Peter Sagan and cycling’s governing body, the Union Cycliste Internationale (UCI), have reached an agreement, effectively ending the World Champion’s dispute over being disqualified from the 2017 Tour de France.
During last July’s French Grand Tour, the UCI deemed that Sagan was at fault in a crash that left Mark Cavendish injured, which ultimately led to the British rider’s withdrawal from the race.
As of today however, Sagan withdrew his case which was scheduled to be heard by the Court of Arbitration for Sport (CAS) on December 5.
In a statement, UCI said “the parties agreed that the crash was an unfortunate and unintentional race incident.”
CAS had rejected an initial urgent appeal to have the Slovakian rider reinstated, but the jury refused to accept his request.
The UCI said it had considered “video footage that was not available at the time” in making their latest judgement.
“As of next season the UCI intends to engage a ‘Support Commissaire’ to assist the Commissaires Panel with special video expertise on the main events of the UCI World Tour,” said UCI president David Lappartient.
Sagan added, “The past is already forgotten. It’s all about improving our sport in the future.”
“I am happy that my case will lead to positive developments, because it is important for our sport to make fair and comprehensible decisions, even if emotions are sometimes heated up.”
Cavendish claimed that Sagan had elbowed him during the sprint finish during stage 4 in Vittel, France, causing him to crash into the barriers which resulted in a broken shoulder.
“I can accept the decision but for sure I do not agree with them, because I think I have done nothing wrong,” Sagan said at the time.
Sagan and his team insisted he did not see his rival, as Cavendish tried to sprint along the barriers just before the finish.
Sagan was initially docked 30 seconds before race officials reviewed the footage and upgraded his punishment to disqualification, ending his bid to win the Tour’s green jersey for a record-equalling sixth straight year.
from the UCI…
In advance of the hearing at the Court of Arbitration for Sport (CAS) in Lausanne scheduled for December 5, 2017 the Union Cycliste Internationale (UCI), Peter Sagan and BORA – hansgrohe have agreed to end the legal dispute and controversy about Sagan’s disqualification from this year’s Tour de France.
Peter Sagan was disqualified following a crash in the sprint at the end of the 4th stage in Vittel.
Immediately following the disqualification Peter Sagan and BORA – hansgrohe had appealed the decision of the race jury with the CAS and, in order to enable Peter Sagan to finish the Tour, requested a temporary suspension of the disqualification. As is well known, this request was denied by CAS; subsequently, however, all parties involved had the opportunity to provide evidence and call witnesses. On 5 December 2017, CAS was scheduled to hear the matter in Lausanne.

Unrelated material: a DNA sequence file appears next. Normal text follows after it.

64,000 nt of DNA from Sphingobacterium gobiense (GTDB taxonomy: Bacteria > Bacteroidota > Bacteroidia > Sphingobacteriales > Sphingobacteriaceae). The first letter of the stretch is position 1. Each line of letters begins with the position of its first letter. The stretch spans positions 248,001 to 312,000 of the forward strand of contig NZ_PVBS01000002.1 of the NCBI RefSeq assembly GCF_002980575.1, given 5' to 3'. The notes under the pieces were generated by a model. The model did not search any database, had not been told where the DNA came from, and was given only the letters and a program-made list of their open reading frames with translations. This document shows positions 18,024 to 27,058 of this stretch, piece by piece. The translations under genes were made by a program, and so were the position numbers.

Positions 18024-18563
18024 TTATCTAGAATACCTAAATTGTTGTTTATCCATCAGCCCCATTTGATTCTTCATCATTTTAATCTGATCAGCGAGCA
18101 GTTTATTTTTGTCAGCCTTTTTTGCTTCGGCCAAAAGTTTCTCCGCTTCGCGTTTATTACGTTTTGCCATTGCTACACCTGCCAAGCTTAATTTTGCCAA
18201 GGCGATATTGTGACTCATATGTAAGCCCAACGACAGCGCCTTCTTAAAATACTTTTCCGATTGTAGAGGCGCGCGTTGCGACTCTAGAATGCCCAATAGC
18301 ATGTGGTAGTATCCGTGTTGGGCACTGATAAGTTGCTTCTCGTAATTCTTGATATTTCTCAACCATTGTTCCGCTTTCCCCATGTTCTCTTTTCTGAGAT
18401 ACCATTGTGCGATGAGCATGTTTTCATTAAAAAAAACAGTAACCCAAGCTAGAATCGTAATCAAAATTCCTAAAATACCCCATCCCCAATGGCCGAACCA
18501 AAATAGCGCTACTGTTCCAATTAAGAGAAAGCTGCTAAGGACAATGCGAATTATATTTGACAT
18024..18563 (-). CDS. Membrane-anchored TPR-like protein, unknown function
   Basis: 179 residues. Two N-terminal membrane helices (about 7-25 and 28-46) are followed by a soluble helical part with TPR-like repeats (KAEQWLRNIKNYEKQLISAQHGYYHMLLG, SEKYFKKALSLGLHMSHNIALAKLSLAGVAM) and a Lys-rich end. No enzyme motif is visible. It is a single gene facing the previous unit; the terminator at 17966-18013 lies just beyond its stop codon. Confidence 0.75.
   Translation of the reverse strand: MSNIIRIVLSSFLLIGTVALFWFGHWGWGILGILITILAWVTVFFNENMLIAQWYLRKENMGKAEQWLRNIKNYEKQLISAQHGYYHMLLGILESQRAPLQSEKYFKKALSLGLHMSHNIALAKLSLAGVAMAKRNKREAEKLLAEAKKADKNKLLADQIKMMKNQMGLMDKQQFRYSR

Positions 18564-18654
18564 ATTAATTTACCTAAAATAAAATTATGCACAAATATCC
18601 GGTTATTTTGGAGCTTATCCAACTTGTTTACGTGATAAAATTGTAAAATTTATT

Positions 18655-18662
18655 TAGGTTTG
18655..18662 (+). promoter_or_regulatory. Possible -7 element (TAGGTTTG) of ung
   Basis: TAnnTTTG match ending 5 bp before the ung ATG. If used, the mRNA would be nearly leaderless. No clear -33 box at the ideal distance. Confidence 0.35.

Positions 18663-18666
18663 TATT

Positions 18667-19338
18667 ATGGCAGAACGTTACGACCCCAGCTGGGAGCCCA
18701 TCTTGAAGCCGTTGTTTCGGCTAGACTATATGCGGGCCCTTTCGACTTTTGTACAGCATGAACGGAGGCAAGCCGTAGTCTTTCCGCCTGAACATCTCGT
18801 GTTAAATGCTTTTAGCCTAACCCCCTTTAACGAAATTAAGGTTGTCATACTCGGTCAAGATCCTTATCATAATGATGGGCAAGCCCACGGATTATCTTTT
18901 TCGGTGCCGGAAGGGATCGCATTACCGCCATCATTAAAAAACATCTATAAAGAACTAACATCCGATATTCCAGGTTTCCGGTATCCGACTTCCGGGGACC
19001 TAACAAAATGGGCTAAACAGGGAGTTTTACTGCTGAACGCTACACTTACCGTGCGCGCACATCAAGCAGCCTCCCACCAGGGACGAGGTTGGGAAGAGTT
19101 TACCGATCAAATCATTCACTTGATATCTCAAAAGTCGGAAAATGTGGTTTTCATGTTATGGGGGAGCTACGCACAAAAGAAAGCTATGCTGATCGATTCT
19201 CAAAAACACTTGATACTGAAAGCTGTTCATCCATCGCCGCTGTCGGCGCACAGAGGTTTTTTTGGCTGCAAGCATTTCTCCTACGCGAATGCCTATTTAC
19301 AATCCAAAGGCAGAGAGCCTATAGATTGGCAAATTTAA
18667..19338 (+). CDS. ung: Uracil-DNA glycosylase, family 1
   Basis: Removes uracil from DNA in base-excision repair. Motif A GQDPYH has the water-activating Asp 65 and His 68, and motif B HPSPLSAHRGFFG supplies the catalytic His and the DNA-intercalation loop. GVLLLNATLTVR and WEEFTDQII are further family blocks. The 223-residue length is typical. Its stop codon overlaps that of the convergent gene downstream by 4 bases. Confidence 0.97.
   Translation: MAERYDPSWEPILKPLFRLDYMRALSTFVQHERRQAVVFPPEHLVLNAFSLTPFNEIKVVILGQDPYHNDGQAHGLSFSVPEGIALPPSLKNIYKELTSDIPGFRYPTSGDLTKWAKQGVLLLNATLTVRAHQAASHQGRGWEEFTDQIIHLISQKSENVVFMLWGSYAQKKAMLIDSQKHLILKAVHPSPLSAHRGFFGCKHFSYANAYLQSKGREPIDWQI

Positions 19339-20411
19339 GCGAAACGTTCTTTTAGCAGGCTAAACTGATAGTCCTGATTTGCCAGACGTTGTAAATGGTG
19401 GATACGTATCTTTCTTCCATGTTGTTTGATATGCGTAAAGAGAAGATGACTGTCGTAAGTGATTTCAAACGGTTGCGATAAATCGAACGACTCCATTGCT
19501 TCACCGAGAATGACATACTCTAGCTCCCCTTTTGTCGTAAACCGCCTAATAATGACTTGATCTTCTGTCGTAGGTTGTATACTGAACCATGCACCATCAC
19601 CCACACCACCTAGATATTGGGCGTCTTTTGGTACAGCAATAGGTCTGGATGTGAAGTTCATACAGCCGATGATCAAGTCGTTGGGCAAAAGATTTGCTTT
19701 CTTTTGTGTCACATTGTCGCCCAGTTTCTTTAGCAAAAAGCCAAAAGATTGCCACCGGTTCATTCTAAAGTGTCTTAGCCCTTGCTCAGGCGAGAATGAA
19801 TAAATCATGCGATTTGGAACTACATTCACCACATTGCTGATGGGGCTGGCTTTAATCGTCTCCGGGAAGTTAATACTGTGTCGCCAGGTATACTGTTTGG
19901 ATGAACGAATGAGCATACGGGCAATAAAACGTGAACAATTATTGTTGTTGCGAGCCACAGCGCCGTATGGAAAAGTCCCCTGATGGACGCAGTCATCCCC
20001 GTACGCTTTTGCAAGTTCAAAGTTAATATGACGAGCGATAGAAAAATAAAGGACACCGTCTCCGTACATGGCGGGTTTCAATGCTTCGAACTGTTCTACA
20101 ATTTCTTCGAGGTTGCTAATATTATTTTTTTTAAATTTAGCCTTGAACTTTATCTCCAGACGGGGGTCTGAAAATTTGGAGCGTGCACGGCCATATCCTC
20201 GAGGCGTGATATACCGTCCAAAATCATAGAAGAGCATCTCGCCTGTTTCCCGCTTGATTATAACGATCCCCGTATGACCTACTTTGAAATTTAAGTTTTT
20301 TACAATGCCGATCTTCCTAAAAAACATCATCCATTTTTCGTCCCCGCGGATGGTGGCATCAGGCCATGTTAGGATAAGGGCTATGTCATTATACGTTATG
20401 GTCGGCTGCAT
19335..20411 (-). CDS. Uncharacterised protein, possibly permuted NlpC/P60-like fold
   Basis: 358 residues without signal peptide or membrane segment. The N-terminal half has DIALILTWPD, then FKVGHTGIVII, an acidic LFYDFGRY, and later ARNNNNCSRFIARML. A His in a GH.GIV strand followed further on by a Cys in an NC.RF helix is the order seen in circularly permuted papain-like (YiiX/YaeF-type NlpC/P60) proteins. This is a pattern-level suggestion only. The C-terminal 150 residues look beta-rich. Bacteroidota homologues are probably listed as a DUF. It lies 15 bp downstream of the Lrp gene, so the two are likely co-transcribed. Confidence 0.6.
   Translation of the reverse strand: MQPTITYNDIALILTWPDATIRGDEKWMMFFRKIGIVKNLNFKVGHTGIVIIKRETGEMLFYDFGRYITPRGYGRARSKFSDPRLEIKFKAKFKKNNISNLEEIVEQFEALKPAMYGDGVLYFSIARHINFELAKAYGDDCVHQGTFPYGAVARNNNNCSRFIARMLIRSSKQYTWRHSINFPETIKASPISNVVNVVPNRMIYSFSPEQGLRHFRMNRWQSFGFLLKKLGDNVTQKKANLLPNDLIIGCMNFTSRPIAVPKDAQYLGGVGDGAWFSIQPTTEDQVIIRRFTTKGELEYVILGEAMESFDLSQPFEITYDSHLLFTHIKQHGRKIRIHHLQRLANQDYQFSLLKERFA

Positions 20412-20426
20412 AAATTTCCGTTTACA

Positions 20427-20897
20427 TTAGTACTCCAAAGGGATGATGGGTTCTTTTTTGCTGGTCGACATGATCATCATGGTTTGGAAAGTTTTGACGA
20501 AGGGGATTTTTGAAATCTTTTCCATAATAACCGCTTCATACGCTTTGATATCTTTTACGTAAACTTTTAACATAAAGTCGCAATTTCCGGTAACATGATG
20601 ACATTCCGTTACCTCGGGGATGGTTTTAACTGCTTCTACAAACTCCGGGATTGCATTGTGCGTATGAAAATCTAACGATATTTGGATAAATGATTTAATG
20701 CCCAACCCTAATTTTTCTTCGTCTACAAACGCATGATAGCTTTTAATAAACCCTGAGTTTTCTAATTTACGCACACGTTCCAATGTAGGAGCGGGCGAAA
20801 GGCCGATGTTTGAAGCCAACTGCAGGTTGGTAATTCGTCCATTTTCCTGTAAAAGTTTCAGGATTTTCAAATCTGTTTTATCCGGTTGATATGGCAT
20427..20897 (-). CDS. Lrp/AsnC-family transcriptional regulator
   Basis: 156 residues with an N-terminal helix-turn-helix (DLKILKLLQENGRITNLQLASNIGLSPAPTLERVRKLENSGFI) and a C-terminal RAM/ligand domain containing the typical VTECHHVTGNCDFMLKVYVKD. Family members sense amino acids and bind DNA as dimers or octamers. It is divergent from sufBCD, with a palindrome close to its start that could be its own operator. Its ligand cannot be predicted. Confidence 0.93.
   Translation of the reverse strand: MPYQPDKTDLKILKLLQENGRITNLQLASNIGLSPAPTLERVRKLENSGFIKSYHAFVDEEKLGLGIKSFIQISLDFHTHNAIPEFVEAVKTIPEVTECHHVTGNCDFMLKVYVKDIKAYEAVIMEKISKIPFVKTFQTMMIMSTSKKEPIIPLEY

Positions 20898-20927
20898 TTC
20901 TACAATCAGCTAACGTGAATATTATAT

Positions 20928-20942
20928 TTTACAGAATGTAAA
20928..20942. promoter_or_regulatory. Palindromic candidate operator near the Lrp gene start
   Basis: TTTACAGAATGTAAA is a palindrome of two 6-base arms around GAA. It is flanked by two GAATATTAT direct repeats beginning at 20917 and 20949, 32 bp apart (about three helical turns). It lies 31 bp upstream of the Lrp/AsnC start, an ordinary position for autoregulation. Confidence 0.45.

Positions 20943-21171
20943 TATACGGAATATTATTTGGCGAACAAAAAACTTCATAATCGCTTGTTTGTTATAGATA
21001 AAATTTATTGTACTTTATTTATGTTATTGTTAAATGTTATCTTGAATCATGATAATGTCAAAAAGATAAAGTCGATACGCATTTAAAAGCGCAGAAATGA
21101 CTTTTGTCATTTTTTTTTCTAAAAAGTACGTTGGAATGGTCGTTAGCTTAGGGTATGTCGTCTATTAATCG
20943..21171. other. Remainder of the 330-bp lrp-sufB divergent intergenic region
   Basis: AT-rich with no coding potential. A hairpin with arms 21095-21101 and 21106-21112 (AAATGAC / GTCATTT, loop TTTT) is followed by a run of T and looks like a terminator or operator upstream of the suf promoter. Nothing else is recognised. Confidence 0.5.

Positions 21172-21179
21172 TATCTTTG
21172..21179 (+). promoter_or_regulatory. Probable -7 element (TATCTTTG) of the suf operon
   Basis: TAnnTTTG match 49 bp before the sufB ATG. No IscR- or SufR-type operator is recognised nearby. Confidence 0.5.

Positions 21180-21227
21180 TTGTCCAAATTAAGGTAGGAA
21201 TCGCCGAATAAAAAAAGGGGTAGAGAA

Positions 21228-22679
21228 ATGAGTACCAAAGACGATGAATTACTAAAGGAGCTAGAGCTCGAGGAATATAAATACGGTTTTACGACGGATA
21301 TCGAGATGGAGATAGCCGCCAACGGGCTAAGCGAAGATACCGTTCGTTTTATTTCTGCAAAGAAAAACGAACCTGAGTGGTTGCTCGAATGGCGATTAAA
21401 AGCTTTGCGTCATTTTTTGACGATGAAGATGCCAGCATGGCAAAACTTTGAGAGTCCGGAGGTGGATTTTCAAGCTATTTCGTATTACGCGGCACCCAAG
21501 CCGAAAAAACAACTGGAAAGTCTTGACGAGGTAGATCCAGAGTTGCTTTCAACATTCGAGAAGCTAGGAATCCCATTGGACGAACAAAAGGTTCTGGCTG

Having considered the materials submitted in the CAS proceedings, including video footage that was not available at the time when the race jury had disqualified Peter Sagan, the parties agreed that the crash was an unfortunate and unintentional race incident and that the UCI Commissaires made their decision based on their best judgment in the circumstances. On this basis, the parties agreed not to continue with the legal proceedings and to focus on the positive steps that can be taken in the future instead.
The new President of the UCI, David Lappartient, commented on the UCI’s position as follows: “These proceedings have shown how important and arduous the work of the UCI Commissaires is. As of next season the UCI intends to engage a ‘Support Commissaire’ to assist the Commissaires Panel with special video expertise on the main events of the UCI World Tour.”
The UCI World Champion Peter Sagan is pleased with this development: “The past is already forgotten. It’s all about improving our sport in the future. I welcome the fact that what happened to me in Vittel has showed that the UCI Commissaires’ work is a difficult one and that the UCI has recognised the need to facilitate their work in a more effective way. I am happy that my case will lead to positive developments, because it is important for our sport to make fair and comprehensible decisions, even if emotions are sometimes heated up.”
BORA – hansgrohe team manager Ralph Denk adds: “It has always been our goal to make clear that Peter had not caused Mark Cavendish’s fall. This was Peter’s position from day one. No one wants riders to fall or get hurt but the incident in Vittel was a race accident as can happen in the course of a sprint. My job as a team manager is to protect my riders and sponsors. I think that this is what we, as a team, have done. I am reinforced in my view that neither Peter nor BORA – hansgrohe have made any mistakes.”
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